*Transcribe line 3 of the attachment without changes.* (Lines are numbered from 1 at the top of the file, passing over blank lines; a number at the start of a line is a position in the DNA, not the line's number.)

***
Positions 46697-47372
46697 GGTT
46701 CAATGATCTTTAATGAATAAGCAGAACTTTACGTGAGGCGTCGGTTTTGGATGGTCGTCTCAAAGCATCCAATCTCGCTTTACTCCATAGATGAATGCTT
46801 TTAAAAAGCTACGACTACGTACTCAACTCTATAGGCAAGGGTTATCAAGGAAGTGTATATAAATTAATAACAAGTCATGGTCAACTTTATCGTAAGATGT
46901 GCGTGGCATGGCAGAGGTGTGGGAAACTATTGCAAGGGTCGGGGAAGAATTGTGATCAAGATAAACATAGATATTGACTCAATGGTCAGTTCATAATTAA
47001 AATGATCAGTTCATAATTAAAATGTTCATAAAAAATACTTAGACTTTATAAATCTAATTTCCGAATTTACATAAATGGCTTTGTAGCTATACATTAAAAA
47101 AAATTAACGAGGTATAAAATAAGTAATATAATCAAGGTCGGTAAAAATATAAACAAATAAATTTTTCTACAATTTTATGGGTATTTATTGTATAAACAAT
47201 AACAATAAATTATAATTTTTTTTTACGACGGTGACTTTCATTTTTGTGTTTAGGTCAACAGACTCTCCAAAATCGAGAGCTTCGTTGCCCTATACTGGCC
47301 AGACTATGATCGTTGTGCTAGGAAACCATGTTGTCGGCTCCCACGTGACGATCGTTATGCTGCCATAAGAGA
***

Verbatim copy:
46701 CAATGATCTTTAATGAATAAGCAGAACTTTACGTGAGGCGTCGGTTTTGGATGGTCGTCTCAAAGCATCCAATCTCGCTTTACTCCATAGATGAATGCTT